Travelling for the first time can be really scary. Everything is new and different, literally taking you out of your comfort zone!  It’s a great opportunity to embrace new experiences and develop life skills but it can also be very daunting. However this can also present certain hazards and safety issues that you need to be aware of. So before heading off it is a good idea to follow this guide to being prepared for your first trip.

A person looking at a guide book

  1. Research, Research, Research

This is probably the most important step, as you will be much more knowledgeable and confident if you have done some research before you have even left your home. You should find out as much as you can about your destination – where to go, how to get around, where to stay and how much everything costs.

Depending on what kind of activities you want to do on your trip you can plan an itinerary, usually scheduling your time based on when the activities are open and grouping together activities that are close by each other. You may also want to find some places to eat nearby and what transport options there are.

Have a good search for accommodation – there are hostels, AirBnB, cheap hotels and couchsurfing options for budget travellers and plenty of mid-high end hotels and apartments or villas to rent if you can splash some cash. There are budget airlines too, plus taking the train or bus can save you money and give you a great view of the country in between destinations. Make sure you read the reviews for transport providers and accommodation options – this can help you narrow down the options. It is a good idea to avoid national and religious holidays and weekends if you want to find the best deals.

Once you have an idea of where you are staying, what you are doing, how you are getting there, how you are getting around and how much food costs then you can get an idea of a daily budget.

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If you need travel advice, request a free 30 minute coaching session. In the chat Annie will help you choose a destination, create your itinerary and review safety precautions. Or she can discuss how you can incorporate more travel into your life by saving, making money, travelling for free or being paid to travel.

A person looking at a map

2. Get Orientated

It’s a good idea to get some experience of map reading so that you can quickly work out where you are and where you want to go! It’s also useful to be able to orientate yourself in unfamiliar places without looking like a lost tourist. Remember you cannot rely on your phone when you are abroad as you might run out of data, battery or find you don’t have access to a local network. Getting outside with a real map is a great way to become used to reading them.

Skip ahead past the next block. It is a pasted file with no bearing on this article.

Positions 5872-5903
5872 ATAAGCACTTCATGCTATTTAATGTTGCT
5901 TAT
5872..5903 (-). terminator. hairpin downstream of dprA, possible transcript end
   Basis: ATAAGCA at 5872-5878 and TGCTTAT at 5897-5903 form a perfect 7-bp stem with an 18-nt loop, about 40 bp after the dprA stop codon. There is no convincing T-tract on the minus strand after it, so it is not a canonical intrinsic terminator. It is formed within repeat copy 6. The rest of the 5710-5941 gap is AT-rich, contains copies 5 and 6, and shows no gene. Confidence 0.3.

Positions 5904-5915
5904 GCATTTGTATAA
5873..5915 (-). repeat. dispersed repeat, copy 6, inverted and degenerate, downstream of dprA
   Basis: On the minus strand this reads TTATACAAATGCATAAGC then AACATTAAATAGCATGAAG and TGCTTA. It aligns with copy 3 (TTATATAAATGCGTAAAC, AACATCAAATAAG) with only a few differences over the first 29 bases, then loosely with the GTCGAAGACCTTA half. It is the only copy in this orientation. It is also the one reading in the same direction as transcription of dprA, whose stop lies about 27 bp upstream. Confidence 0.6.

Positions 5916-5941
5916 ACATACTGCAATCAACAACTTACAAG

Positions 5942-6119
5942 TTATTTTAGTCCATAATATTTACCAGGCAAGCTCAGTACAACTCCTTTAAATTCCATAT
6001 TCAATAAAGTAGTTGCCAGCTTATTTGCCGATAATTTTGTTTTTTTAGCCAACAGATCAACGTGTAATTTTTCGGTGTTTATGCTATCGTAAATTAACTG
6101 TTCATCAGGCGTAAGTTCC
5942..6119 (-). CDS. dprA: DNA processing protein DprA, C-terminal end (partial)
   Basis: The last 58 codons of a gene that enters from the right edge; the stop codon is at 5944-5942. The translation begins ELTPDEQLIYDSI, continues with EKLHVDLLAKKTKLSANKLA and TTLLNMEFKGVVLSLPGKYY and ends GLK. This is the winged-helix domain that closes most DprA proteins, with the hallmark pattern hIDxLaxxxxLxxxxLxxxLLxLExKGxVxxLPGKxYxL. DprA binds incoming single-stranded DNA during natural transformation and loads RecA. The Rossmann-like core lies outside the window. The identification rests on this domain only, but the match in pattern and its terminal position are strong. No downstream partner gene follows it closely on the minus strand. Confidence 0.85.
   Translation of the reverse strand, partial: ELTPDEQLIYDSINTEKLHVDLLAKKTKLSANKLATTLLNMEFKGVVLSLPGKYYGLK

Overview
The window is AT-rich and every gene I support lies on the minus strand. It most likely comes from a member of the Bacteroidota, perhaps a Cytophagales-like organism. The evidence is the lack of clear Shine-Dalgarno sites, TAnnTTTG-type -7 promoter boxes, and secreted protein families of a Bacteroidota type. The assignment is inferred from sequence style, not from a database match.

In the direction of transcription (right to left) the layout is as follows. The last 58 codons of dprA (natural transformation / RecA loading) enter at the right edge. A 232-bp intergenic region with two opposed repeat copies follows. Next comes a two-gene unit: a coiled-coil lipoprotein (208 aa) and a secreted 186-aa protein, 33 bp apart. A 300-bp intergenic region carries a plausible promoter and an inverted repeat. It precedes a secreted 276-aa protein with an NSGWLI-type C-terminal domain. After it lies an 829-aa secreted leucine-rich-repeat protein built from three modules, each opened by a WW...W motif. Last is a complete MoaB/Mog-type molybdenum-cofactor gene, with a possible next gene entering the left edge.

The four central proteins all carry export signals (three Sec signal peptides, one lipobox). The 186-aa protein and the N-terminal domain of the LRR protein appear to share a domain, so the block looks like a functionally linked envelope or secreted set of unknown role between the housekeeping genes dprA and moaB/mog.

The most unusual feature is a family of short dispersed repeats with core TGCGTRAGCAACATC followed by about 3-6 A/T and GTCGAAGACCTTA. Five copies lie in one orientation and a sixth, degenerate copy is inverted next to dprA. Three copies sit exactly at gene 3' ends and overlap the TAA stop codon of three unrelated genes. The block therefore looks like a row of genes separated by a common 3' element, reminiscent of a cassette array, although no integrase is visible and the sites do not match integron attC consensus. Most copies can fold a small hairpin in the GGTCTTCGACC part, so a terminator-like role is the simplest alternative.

You should take a look at some topographic maps of where you are travelling to, road maps to see the transport links, and tourist maps to see what points of interest there are. You can try using these in your hometown first before heading somewhere unfamiliar.

3. Learn a Language

There are so many ways to be able to learn some useful phrases in the local language of where you might be heading to. There are apps, online courses, local classes, Meetup groups… speaking a new language can be fun as well as a great way to meet new people and know more about the culture of where you are travelling to.

A person with a camera

4. Develop Your Photography Skills

It’s a rookie mistake to think that a fancy ‘all singing all dancing’ camera is going to take brilliant photos. The most important element of photography is the skills of the human using the equipment. If you want to take amazing shots of your trip it’s worth investing more in your own ability than relying on the tool to do it for you. Take a look at some local classes and online courses (there are free ones available at Alison, Udemy, Coursera and Futurelearn) and also try and practice in your hometown before you leave.

You also need to be aware that in some cultures taking photographs of people without permission is inappropriate and taking photos of certain buildings can be illegal. Check before you leave and be considerate when you are away. Also be aware that taking photos can be dangerous – be careful around bodies of water, bridges, trains, cliffs, and wild animals! It’s not worth dying for the perfect picture.

5. Be Safe

Hopefully you will never be in a situation where your safety is compromised and you are required to defend yourself. However it is always good to know how to keep yourself safe. You can follow this handy guide to staying safe whilst travelling and additionally take self-defense classes prior to departure.

A bag and some items for going away

6. Get Your Packing Right

Use a packing checklist (there is an awesome one available here if you sign up for the newsletter!) but you should also take note of some cultural considerations. In some countries you need to dress appropriately (for women this usually means covering shoulders and wearing clothing that falls to the knees or lower, loose fitting clothes and not exposing cleavage, for men this can mean not going shirtless). If you like to sunbathe topless then check if it is legal to do so. It’s a good idea to pack a big scarf to cover up if necessary – whether this is for visiting religious sites or to prevent sunburn.

If you can get away with only taking hand luggage it is so much easier. When flying you don’t have to wait for your luggage at the airport and there is less chance it will get lost, stolen, left behind or damaged. You have to adhere to the rules on taking liquids and pastes on board as hand luggage, plus the size and weight allowance for your bag, which varies depending on airline and route, so you must check according to what your ticket states.

If you do end up taking checked luggage then do not put any valuables inside, put something on the bag to make it easily identifiable as yours, such as a ribbon or sticker and take a toothbrush, toothpaste plus some underwear in your carry on. Don’t forget a pillow and a warm jumper in case your journey is delayed or becomes a bit chilly.

Like this post? Subscribe to the Soulful Travel newsletter for Annie’s packing checklist plus travel related advice, news, competitions and more. Sign up here.

If you need travel advice, request a free 30 minute coaching session. In the chat Annie will help you choose a destination, create your itinerary and review safety precautions. Or she can discuss how you can incorporate more travel into your life by saving, making money, travelling for free or being paid to travel.